I’m excited to announce that I’ll be presenting “Fast and Furious Dynamic SQL” at SQL Saturday #358 in Albuquerque on February 7th, 2015. This will be my first time as a PASS presenter, so please save your best heckling and rotten vegetables for the occasion.
The session will cover various tips and tricks that are generally related to running sp_executesql from within a stored procedure. It will focus on performance, security, and maintainability.
I’m working on a script and wanted to know how SQL was caching the query plan. So I wrote this little snippet. The only real value I’m adding here is getting the XQuery correct to pull out the SQL itself.
-- Run your query here
FROM sys.dm_exec_cached_plans AS cp
CROSS APPLY sys.dm_exec_query_plan(cp.plan_handle) AS qp;
Of course, I don’t recommend that DBCC in a production environment. But in a dev environment, it makes things easy.
I coined this a while back. I just came across it again, and thought I’d share it. How many of us know this to be true?
“An otherwise inexplicable bug will become easily apparent to the programmer who caused the bug and has subsequently been searching in vain for the bug only and immediately after he announces to his peers that he cannot find the bug, admits defeat, and asks for help.” – Robinson’s Law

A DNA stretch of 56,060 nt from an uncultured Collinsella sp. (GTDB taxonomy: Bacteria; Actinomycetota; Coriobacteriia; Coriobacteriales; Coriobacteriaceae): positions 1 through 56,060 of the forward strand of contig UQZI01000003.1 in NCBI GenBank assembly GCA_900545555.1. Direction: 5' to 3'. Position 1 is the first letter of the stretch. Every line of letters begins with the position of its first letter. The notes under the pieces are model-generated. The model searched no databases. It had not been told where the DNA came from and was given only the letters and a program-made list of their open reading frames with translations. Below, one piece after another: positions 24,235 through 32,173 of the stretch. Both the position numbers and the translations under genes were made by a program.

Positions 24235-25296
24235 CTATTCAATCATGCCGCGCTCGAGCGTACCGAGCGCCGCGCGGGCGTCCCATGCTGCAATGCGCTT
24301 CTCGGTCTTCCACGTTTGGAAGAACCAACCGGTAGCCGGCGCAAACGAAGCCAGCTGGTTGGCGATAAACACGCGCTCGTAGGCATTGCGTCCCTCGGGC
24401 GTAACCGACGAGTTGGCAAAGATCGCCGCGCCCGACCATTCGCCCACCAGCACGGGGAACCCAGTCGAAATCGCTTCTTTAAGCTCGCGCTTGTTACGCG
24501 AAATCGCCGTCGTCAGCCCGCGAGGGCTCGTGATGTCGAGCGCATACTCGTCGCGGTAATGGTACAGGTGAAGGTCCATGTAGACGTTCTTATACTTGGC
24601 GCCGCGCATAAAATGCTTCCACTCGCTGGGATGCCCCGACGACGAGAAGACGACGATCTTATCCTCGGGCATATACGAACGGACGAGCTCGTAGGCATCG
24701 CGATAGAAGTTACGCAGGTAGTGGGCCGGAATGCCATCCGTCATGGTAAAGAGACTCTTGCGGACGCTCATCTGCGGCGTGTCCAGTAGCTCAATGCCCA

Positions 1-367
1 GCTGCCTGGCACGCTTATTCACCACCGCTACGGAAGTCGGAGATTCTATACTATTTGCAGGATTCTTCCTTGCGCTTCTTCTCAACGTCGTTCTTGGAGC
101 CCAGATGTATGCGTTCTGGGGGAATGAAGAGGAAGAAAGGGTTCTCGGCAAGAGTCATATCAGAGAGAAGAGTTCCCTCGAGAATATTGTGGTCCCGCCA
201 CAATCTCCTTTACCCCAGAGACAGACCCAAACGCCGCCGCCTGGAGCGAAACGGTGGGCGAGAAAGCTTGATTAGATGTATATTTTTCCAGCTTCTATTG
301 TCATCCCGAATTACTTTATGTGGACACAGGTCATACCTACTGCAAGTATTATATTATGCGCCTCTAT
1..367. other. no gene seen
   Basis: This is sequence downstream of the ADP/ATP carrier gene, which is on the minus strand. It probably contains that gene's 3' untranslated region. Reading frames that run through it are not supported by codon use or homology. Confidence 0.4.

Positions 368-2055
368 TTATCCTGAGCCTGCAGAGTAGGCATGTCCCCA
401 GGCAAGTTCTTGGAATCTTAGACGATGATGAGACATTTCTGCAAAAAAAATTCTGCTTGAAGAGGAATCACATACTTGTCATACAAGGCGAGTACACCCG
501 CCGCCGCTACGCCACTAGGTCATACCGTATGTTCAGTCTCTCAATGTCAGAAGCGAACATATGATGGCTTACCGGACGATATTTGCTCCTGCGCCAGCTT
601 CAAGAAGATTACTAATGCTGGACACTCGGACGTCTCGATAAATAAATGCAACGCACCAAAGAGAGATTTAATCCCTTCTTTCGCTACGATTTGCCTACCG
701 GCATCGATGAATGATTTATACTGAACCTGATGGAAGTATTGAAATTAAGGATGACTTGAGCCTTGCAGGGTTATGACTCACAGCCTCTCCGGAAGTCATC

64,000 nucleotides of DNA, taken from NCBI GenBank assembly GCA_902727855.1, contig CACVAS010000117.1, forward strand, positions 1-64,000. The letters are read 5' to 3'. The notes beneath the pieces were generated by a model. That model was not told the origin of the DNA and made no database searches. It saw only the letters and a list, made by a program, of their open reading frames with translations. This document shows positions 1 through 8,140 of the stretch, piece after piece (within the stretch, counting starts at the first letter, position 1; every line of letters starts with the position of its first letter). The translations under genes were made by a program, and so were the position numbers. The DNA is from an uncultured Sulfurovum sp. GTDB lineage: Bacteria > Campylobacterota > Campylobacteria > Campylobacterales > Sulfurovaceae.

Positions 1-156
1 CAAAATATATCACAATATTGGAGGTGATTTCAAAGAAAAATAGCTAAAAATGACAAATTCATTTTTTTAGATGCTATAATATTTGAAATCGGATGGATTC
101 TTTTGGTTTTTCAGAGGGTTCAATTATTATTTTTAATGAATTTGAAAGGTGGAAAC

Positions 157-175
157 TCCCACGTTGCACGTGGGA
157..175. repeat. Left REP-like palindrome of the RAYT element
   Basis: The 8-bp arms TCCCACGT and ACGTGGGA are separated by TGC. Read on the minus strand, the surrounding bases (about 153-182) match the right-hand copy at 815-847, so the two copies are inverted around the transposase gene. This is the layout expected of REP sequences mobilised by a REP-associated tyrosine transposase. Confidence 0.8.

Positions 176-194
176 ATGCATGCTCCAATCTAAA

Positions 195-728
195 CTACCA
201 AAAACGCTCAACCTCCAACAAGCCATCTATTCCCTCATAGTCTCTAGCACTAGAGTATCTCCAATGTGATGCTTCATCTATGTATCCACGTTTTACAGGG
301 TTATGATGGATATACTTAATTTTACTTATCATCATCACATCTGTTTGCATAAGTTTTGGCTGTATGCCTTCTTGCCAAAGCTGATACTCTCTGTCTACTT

One of the items in my toolbox is this simple query that returns the number of pages used by different tables in the database. The nice thing is that it gives one simple number that includes indexes, lob data – basically the whole table.
SELECT TOP 20
FROM sys.dm_db_partition_stats AS ddps
INNER JOIN sys.objects AS o
ON ddps.object_id = o.object_id
INNER JOIN sys.schemas AS s
ON o.schema_id = s.schema_id
GROUP BY s.name, o.name
ORDER BY SUM(ddps.used_page_count) DESC;
I just used this on a database today to find that there are some leftover tables from a migration a while back that are eating up a considerable amount of space. Time to run some DROP TABLE scripts!